May We Introduce You To: Lisa Peterson, Epilepsy Foundation of Minnesota

by Lee Gehrls R&D Coordinator (Volunteer)

I want to thank Lisa Peterson, who is the Regional Outreach Manager in Northeast/Central Minnesota for the Epilepsy Foundation of Minnesota, for taking the time to answer important questions on the co-occurring disorders of epilepsy and ADHD. It is important for all of us to understand the multiple ways ADHD can present with other conditions in order to have a better understanding of our ADHD community and other special medical communities.

Interview with Lisa Peterson & Lee Gehrls

Lee: Hi Lisa, it’s good to visit with you again. Let’s start with having you tell our readers a little bit about yourself and how you came to be the Regional Outreach Manager for EFMN.

Lisa: I have been on staff at the EFMN for 9 years. I am a former classroom teacher with experience teaching in various grades including the college level. I initially came to the EFMN in 2008 as a volunteer during my time as a classroom teacher. My passion for this work stems from my personal journey of living with epilepsy from infancy into my young adult years before becoming seizure-free after having a successful right front temporal lobectomy on 09.27.2002. I recently reached my 20th anniversary of successful brain surgery, and I am grateful for the opportunity to help bring greater awareness and understanding of epilepsy to the community. I am also a founding member of ConnectSPED – a parent-led group in the School District of Superior that exists to unite, support, and educate families about Special Education. All three of my children have Tourette Syndrome with comorbid conditions including ADHD and anxiety. 

Lee: What are the correct terms we should be using today? Is it epilepsy or seizure disorders?  

Lisa: Epilepsy is a neurological (brain) condition that causes people to have recurring seizures and is typically diagnosed after two or more unprovoked seizures. Epilepsy is sometimes referred to as a seizure disorder.  

Lee: How common is epilepsy and what do seizures typically look like? 

Lisa: 1 in 26 people will develop epilepsy at some point in their lifetime, it can start at any age, there are over 40 types of seizures, and our training options cover how to recognize and respond to the four most common types of seizures.  Although most people think of a seizure as someone falling to the ground and convulsing, the generalized tonic-clonic seizure is not the most common type.

Absence seizures, often mistaken for ADHD, involve staring off and an inability to respond, and may include eye blinking, heavy breathing, or chewing motions.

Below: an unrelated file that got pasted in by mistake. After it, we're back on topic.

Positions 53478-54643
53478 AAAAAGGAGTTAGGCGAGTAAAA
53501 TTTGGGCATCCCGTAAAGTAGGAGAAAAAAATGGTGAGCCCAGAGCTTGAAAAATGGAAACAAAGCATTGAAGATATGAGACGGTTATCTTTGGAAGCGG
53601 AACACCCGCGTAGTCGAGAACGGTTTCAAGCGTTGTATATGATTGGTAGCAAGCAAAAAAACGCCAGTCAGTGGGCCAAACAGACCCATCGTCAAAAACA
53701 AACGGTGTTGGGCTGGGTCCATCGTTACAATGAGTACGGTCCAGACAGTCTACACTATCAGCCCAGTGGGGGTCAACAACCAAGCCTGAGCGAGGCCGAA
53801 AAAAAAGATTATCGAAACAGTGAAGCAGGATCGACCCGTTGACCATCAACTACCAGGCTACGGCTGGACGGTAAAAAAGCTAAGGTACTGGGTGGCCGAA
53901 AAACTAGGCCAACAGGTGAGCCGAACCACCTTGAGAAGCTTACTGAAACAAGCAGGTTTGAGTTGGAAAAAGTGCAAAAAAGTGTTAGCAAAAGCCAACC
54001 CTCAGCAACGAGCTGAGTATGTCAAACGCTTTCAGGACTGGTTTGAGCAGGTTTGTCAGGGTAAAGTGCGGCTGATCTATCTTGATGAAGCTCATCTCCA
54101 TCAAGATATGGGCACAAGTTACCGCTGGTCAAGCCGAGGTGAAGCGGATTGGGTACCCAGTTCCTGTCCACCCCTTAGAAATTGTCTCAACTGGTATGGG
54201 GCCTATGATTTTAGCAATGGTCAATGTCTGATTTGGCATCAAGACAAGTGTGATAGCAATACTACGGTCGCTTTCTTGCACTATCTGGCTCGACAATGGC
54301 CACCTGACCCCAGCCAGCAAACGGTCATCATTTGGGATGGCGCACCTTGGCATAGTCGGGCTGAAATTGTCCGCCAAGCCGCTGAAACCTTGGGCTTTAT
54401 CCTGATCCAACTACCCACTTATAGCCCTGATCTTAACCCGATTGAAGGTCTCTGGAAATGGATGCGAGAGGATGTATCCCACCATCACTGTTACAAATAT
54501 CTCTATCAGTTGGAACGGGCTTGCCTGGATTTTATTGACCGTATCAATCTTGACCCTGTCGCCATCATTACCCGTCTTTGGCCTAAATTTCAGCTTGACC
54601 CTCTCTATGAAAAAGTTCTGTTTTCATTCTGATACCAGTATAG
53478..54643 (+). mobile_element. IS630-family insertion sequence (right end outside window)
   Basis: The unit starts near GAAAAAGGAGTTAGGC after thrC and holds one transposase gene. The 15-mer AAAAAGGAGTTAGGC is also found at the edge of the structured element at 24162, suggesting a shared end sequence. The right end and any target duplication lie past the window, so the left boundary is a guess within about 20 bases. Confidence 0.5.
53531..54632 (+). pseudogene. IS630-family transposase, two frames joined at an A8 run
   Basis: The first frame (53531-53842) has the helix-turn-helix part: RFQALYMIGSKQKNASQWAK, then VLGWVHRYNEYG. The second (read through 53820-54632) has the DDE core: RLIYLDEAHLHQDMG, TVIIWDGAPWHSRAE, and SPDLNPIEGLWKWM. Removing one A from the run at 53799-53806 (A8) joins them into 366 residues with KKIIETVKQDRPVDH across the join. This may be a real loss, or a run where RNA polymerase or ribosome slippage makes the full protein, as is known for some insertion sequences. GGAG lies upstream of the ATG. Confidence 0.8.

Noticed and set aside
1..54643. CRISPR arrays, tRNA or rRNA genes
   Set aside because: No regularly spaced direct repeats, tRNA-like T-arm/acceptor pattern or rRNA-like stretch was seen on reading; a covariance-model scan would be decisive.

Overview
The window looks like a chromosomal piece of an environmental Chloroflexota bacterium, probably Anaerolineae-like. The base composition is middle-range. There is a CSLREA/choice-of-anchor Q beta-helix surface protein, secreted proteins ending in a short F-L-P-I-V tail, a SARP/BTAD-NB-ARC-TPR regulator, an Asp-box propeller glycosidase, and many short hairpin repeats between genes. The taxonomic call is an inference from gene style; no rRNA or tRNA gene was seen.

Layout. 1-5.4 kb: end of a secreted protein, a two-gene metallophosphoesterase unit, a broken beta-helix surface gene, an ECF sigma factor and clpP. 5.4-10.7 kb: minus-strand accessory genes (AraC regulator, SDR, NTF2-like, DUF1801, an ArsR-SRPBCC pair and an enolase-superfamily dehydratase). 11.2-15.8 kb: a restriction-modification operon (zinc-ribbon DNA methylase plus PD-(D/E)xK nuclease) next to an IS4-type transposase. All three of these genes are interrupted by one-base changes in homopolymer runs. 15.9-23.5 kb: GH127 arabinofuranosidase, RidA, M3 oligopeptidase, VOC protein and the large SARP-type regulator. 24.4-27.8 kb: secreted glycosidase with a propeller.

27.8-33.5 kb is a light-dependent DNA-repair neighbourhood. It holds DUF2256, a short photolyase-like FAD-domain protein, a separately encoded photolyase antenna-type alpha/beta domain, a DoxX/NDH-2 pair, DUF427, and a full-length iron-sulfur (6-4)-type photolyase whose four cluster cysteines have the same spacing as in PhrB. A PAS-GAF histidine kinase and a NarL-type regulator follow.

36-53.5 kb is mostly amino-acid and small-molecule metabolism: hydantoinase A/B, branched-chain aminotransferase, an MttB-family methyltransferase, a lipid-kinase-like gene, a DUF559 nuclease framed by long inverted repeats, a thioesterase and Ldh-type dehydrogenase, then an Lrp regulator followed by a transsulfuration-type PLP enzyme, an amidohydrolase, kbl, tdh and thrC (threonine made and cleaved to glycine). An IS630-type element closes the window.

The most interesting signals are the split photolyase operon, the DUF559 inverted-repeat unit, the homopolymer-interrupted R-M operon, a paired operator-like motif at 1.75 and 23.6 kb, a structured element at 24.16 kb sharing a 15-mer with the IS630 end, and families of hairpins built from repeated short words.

During a focal aware seizure, the person is conscious, and it might include involuntary movement in one arm, leg, or face. However, a focal aware seizure sometimes known as an aura may present as a change in sensations which could be a burning smell, metallic taste, ringing sounds, lights flashing in the peripheral, or a feeling of panic, deja vu, or unreality.

During a focal impaired awareness seizure, the person looks awake but is unaware of what they are saying or doing which may lead to mistaking the seizure for being drunk or on drugs. The person having a focal impaired awareness seizure may wander, do repeated purposeless movements like hand wringing, eye blinking, or lip smacking, say or do things that they won’t remember after the seizure, and they may appear combative if someone gets in their space.

It’s important to realize that all seizures happen from an electrical misfiring in the brain, and how it looks will depend on what part(s) of the brain is involved with the seizure.  

Lee: We know that it is important that good evaluations be done for seizure disorders and ADHD by trained professionals. Would you tell our readers about options for comprehensive epilepsy care in Minnesota and about the programs and services EFMN provides?

Lisa: The EFMN provides free one-on-one customized support to help navigate their epilepsy diagnosis through phone calls, video conferences, and in-person meetings. The EFMN does not endorse or recommend any particular treatment options, facilities, or programs nor does it dispense legal or medical advice; our goal is to provide resources and information to help inform decisions.  

*A comprehensive epilepsy center is a specialty clinic for the treatment of epilepsy and related conditions. It provides a comprehensive approach to treatment, and will often have epileptologists, psychologists, neuropsychologists, neurosurgeons, social workers, and other staff who work as a team.